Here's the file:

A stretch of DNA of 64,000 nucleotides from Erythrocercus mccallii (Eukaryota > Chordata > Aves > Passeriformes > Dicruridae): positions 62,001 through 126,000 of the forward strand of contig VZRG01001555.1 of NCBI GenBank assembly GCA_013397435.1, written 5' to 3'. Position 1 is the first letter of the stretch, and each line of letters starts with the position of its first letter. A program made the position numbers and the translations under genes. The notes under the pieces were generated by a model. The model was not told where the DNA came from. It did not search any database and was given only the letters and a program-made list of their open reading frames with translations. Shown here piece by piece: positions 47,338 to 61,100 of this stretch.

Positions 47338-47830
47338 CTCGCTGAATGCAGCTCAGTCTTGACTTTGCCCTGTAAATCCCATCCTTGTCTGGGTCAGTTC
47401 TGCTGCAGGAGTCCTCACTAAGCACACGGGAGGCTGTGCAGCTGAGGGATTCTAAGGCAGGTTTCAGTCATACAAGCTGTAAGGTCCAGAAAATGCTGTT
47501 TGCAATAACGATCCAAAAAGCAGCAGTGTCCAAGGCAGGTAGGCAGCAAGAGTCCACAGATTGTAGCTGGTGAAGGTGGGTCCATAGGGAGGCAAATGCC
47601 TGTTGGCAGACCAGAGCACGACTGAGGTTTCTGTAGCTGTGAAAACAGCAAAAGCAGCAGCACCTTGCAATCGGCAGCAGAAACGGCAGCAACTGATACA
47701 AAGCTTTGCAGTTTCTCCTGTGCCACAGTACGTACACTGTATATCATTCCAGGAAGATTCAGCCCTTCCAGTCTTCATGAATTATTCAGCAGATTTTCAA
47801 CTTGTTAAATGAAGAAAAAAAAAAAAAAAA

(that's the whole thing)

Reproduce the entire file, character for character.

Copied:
A stretch of DNA of 64,000 nucleotides from Erythrocercus mccallii (Eukaryota > Chordata > Aves > Passeriformes > Dicruridae): positions 62,001 through 126,000 of the forward strand of contig VZRG01001555.1 of NCBI GenBank assembly GCA_013397435.1, written 5' to 3'. Position 1 is the first letter of the stretch, and each line of letters starts with the position of its first letter. A program made the position numbers and the translations under genes. The notes under the pieces were generated by a model. The model was not told where the DNA came from. It did not search any database and was given only the letters and a program-made list of their open reading frames with translations. Shown here piece by piece: positions 47,338 to 61,100 of this stretch.

Positions 47338-47830
47338 CTCGCTGAATGCAGCTCAGTCTTGACTTTGCCCTGTAAATCCCATCCTTGTCTGGGTCAGTTC
47401 TGCTGCAGGAGTCCTCACTAAGCACACGGGAGGCTGTGCAGCTGAGGGATTCTAAGGCAGGTTTCAGTCATACAAGCTGTAAGGTCCAGAAAATGCTGTT
47501 TGCAATAACGATCCAAAAAGCAGCAGTGTCCAAGGCAGGTAGGCAGCAAGAGTCCACAGATTGTAGCTGGTGAAGGTGGGTCCATAGGGAGGCAAATGCC
47601 TGTTGGCAGACCAGAGCACGACTGAGGTTTCTGTAGCTGTGAAAACAGCAAAAGCAGCAGCACCTTGCAATCGGCAGCAGAAACGGCAGCAACTGATACA
47701 AAGCTTTGCAGTTTCTCCTGTGCCACAGTACGTACACTGTATATCATTCCAGGAAGATTCAGCCCTTCCAGTCTTCATGAATTATTCAGCAGATTTTCAA
47801 CTTGTTAAATGAAGAAAAAAAAAAAAAAAA